An article forwarded by Jere Bacharach is a fascinating story of goings-on at the Hispanic Society of America, which recently sought the return of the coin collection which had been on loan to the American Numismatic Society. The ANS's former neighbor at Audubon Terrance in upper Manhattan hired Sotheby's to catalog the collection. -EditorUnder a leaking ceiling on 155th Street in West Harlem, paintings by Goya and Velasquez hang in near obscurity in the Hispanic Society of America. Surrounded by the vacant shells left by museums which have decamped to lower Manhattan, and with controversial airline investor Frank Lorenzo now taking a leading role on the board of trustees, the Hispanic Society has taken to selling off the treasures collected by its founder, Archer Milton Huntington. Last year a 13th century Koran was sold in London.
On August 6, Sotheby's began cataloguing for immanent auction a collection of 38,000 coins which Huntington lent to the American Numismatic Society. The HSA's board of trustees have assumed unfettered discretion to under-promote, under-protect and ultimately sell off Huntington's collection, in a process some analogize to Lorenzo's treatment of airlines during his heyday.
"This is to cry," a Spanish art lover sighed during a recent visit. It didn't have to be this way -- and the coin sale could still be stopped. Potential bidders should be aware of the history, particularly how the sale may run counter to not only the spirit but also the letter of Huntington's intent.
Despite Huntington's transfer of the coins to the American Numismatic Society being described as a "permanent" loan, the HSA has fought and litigated to regain the coins, but only for the purpose of selling them, not for display.
During an August 6 visit to the American Numismatic Society's new location at 75 Varrick Street, Inner City Press observed a team from Sotheby's and a spin-off company specializing in coin sales, Morton & Eden, preparing to catalogue the coins, which number 38,000. A sworn affidavit by Sotheby's David Redden spells out the auction house's demands during the cataloguing process: a separate, carpeted room to which they will have their own key, Internet access and, strangely, the right to bring in their own food. Once catalogued, the coins will be sold the highest bidders.
Lorenzo is best known for the bankruptcy of Eastern Airline; he has been described as, among other things, a "vulture investor." Now, museum sources say, he is applying to same slash and burn philosophy to the Hispanic Society of America, moving to sell off anything that is not nailed down. "It's a social club for a handful of businessmen," one well-placed source complained, describing these "gentlemen's" jockeying to meet Spanish royalty and other European dignitaries and titans of commerce.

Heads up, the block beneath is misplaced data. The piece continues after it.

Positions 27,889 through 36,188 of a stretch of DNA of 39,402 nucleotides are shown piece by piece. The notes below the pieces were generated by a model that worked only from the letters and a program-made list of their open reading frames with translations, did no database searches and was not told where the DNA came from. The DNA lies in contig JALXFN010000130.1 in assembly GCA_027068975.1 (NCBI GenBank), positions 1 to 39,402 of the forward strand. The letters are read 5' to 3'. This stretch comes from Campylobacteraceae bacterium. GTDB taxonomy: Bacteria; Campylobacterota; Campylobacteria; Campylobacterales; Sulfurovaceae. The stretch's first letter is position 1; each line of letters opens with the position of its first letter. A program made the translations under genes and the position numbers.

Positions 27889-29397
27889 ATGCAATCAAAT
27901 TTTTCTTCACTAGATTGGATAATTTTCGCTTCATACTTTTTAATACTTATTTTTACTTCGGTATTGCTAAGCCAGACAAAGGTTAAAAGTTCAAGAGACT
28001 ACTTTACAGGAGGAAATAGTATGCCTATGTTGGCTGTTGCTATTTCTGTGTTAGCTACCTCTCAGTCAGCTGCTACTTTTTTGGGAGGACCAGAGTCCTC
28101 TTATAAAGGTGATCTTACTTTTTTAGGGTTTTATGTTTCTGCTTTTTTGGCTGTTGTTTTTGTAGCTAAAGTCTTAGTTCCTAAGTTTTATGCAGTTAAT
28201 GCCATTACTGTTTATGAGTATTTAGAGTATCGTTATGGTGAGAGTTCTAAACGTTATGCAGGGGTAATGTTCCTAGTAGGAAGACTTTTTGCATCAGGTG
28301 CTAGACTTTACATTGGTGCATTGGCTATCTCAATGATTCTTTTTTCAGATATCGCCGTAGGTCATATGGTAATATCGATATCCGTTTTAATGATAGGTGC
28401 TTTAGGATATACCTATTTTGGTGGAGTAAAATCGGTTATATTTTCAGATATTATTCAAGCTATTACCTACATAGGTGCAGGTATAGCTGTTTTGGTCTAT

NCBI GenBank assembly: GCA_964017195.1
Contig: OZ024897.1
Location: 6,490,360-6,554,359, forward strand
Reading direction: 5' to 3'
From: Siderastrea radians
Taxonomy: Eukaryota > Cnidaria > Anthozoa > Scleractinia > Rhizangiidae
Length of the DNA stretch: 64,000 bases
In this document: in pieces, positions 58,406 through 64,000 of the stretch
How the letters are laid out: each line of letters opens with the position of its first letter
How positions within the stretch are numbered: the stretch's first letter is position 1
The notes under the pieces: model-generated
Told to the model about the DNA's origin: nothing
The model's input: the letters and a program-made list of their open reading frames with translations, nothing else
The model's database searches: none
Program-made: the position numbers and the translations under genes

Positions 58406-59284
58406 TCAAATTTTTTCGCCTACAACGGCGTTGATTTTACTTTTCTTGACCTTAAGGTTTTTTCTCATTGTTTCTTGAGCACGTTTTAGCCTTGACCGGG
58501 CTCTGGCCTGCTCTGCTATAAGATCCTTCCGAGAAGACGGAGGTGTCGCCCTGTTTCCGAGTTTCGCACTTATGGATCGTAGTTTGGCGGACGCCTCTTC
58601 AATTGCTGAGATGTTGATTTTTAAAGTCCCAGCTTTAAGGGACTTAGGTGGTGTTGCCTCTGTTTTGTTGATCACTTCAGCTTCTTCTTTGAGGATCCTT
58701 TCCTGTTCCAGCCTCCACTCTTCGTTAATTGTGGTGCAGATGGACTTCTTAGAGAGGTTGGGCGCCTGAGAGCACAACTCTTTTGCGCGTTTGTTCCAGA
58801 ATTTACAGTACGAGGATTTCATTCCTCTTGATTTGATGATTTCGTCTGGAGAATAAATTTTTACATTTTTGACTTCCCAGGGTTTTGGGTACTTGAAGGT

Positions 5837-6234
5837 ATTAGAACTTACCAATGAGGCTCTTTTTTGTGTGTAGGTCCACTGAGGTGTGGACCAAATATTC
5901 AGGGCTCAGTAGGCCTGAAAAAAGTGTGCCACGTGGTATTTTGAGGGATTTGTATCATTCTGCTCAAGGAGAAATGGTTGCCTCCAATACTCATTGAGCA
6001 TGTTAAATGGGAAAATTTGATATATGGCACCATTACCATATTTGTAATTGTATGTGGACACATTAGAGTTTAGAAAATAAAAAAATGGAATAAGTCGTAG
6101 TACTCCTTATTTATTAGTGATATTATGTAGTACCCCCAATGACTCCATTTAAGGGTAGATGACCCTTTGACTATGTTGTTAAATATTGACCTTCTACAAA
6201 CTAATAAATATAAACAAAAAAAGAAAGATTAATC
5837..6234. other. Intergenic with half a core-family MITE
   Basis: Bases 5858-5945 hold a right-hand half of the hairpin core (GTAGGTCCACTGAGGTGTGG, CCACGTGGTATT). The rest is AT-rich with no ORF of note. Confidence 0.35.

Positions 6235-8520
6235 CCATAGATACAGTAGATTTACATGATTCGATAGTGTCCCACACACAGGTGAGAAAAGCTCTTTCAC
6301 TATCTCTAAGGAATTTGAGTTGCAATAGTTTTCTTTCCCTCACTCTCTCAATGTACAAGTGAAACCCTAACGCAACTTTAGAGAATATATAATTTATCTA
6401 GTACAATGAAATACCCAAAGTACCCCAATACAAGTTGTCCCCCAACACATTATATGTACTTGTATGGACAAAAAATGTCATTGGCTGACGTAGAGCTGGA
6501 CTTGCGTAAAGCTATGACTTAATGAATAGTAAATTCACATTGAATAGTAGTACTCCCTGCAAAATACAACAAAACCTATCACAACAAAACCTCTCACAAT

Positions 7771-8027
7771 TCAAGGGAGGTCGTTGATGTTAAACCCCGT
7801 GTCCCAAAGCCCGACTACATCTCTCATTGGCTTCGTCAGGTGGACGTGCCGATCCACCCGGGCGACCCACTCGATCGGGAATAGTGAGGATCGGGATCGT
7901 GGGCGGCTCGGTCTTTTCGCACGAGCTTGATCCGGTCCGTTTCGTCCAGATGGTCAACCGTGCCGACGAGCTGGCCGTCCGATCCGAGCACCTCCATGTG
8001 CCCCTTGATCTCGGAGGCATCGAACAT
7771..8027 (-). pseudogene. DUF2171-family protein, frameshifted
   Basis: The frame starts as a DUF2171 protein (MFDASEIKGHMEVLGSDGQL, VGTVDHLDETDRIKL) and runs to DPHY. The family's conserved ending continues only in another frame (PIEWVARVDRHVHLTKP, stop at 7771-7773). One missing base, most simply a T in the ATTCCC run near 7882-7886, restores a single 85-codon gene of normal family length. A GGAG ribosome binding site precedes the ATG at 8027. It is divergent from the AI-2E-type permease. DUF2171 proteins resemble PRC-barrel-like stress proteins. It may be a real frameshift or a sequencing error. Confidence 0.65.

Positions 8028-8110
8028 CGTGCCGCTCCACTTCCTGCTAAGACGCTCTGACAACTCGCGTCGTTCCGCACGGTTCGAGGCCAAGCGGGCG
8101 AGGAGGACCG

A visit to the museum by this reporter on a recent Sunday found only a handful of tourists and two security guards. The Society's library was closed to the public, and 16th century wood carvings sat under a leaking ceiling with peeling paint. Upstairs, rare ceramics sat on the floor next to electric fans of the type sold in discount stores, protected only by a two-foot high strip of plastic or Lexan. Even though no direct comment was offered for this initial story, it emerged that the HSA's trustees have also considered leaving 155th Street, but concluded that space lower in Manhattan was too expensive.
Other trustees beyond Frank Lorenzo include William R. Harman, Miner H. Warner and George B. Moore, who signed the Trojan horse revised loan agreement, and who works at Merrill Lynch.
None of these were present on Wednesday when Sotheby's began final cataloguing of the coins at the American Numismatic Society. The Sotheby's group were behind a locked and secured door, presumably with the lunch they had brought in. Archer Milton Huntington, one imagined, was rolling in his grave. Will his voice and intent be heard, before at Frank Lorenzo's direction, Huntington's hard-won collection disappears into the hands of the highest bidder?
To read the complete article, see: Spanish Coins Face Stealth Sale by Secret Museum, Frank Lorenzo Is Said to Change Hispanic Society of America (http://www.innercitypress.com/nyc1hsa080608.html)
Wayne Homren, Editor
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